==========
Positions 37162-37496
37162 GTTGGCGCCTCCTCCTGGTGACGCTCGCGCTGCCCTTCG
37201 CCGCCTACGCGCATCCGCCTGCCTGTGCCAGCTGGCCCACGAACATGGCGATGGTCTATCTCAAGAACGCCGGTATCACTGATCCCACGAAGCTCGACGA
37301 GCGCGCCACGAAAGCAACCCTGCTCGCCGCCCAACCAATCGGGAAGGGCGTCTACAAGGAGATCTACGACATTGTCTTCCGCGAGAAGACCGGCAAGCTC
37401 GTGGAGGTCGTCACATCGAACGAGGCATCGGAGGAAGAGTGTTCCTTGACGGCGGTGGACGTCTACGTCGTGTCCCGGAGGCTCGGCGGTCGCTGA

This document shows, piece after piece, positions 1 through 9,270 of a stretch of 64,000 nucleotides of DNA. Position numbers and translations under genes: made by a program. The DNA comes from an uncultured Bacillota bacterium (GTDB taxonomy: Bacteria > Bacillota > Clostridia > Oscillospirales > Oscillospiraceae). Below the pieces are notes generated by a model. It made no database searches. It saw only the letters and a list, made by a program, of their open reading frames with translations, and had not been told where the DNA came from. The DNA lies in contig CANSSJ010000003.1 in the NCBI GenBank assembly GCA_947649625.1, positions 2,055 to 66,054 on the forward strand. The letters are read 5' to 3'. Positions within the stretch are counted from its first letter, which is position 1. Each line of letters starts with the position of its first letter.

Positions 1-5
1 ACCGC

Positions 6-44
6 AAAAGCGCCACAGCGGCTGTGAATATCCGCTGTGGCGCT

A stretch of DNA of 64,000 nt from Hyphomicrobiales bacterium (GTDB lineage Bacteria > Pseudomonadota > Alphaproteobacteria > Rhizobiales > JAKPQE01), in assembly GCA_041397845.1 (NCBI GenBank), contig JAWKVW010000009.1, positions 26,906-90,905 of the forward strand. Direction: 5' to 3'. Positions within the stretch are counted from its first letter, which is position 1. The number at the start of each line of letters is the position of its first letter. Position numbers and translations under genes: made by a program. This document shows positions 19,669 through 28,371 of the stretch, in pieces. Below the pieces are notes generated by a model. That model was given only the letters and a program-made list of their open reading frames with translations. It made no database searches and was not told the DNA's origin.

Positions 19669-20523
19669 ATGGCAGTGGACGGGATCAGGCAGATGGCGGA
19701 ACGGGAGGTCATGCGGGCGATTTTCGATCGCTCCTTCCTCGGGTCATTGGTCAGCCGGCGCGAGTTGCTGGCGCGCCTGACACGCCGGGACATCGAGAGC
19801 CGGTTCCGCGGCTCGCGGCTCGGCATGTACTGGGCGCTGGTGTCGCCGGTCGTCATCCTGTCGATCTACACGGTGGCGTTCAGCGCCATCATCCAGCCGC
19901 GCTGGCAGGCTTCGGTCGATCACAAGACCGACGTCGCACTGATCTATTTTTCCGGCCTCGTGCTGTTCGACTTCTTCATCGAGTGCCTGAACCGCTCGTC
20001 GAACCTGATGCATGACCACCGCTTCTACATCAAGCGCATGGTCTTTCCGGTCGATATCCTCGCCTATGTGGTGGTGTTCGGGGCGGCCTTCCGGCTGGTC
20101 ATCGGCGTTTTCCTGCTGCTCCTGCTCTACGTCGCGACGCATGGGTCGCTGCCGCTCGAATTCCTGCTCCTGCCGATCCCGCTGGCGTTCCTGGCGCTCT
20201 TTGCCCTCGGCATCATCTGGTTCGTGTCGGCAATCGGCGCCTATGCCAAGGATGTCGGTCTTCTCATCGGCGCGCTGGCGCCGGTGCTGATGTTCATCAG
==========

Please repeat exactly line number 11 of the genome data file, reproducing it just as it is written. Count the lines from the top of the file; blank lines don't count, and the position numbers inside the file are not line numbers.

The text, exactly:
A stretch of DNA of 64,000 nt from Hyphomicrobiales bacterium (GTDB lineage Bacteria > Pseudomonadota > Alphaproteobacteria > Rhizobiales > JAKPQE01), in assembly GCA_041397845.1 (NCBI GenBank), contig JAWKVW010000009.1, positions 26,906-90,905 of the forward strand. Direction: 5' to 3'. Positions within the stretch are counted from its first letter, which is position 1. The number at the start of each line of letters is the position of its first letter. Position numbers and translations under genes: made by a program. This document shows positions 19,669 through 28,371 of the stretch, in pieces. Below the pieces are notes generated by a model. That model was given only the letters and a program-made list of their open reading frames with translations. It made no database searches and was not told the DNA's origin.